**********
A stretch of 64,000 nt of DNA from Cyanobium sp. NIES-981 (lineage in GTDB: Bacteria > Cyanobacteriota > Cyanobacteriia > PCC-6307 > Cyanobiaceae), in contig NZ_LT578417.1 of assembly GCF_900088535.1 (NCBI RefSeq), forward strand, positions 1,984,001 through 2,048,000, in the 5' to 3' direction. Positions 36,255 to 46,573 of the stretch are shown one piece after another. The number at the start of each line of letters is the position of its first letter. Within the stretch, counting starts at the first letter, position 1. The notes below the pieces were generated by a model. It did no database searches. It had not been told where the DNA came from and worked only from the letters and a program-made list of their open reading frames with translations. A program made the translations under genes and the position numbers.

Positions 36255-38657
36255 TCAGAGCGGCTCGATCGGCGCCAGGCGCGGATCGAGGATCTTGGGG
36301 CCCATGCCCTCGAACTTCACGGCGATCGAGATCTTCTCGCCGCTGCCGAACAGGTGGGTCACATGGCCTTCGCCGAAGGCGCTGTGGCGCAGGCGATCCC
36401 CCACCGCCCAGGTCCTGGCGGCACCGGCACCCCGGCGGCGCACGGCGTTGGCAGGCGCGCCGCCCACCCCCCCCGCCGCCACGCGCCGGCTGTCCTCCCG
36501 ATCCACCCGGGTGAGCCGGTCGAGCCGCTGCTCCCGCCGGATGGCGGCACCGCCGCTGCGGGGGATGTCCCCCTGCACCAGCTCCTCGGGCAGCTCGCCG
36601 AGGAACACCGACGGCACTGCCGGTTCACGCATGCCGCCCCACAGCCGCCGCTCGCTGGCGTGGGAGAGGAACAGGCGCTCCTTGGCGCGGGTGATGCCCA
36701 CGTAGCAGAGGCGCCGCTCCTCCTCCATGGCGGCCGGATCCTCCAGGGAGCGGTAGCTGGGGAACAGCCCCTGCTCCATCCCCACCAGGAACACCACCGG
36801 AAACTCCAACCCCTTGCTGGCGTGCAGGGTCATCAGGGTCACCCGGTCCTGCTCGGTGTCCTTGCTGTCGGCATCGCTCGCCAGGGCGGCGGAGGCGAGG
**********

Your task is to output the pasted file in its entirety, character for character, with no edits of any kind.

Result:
A stretch of 64,000 nt of DNA from Cyanobium sp. NIES-981 (lineage in GTDB: Bacteria > Cyanobacteriota > Cyanobacteriia > PCC-6307 > Cyanobiaceae), in contig NZ_LT578417.1 of assembly GCF_900088535.1 (NCBI RefSeq), forward strand, positions 1,984,001 through 2,048,000, in the 5' to 3' direction. Positions 36,255 to 46,573 of the stretch are shown one piece after another. The number at the start of each line of letters is the position of its first letter. Within the stretch, counting starts at the first letter, position 1. The notes below the pieces were generated by a model. It did no database searches. It had not been told where the DNA came from and worked only from the letters and a program-made list of their open reading frames with translations. A program made the translations under genes and the position numbers.

Positions 36255-38657
36255 TCAGAGCGGCTCGATCGGCGCCAGGCGCGGATCGAGGATCTTGGGG
36301 CCCATGCCCTCGAACTTCACGGCGATCGAGATCTTCTCGCCGCTGCCGAACAGGTGGGTCACATGGCCTTCGCCGAAGGCGCTGTGGCGCAGGCGATCCC
36401 CCACCGCCCAGGTCCTGGCGGCACCGGCACCCCGGCGGCGCACGGCGTTGGCAGGCGCGCCGCCCACCCCCCCCGCCGCCACGCGCCGGCTGTCCTCCCG
36501 ATCCACCCGGGTGAGCCGGTCGAGCCGCTGCTCCCGCCGGATGGCGGCACCGCCGCTGCGGGGGATGTCCCCCTGCACCAGCTCCTCGGGCAGCTCGCCG
36601 AGGAACACCGACGGCACTGCCGGTTCACGCATGCCGCCCCACAGCCGCCGCTCGCTGGCGTGGGAGAGGAACAGGCGCTCCTTGGCGCGGGTGATGCCCA
36701 CGTAGCAGAGGCGCCGCTCCTCCTCCATGGCGGCCGGATCCTCCAGGGAGCGGTAGCTGGGGAACAGCCCCTGCTCCATCCCCACCAGGAACACCACCGG
36801 AAACTCCAACCCCTTGCTGGCGTGCAGGGTCATCAGGGTCACCCGGTCCTGCTCGGTGTCCTTGCTGTCGGCATCGCTCGCCAGGGCGGCGGAGGCGAGG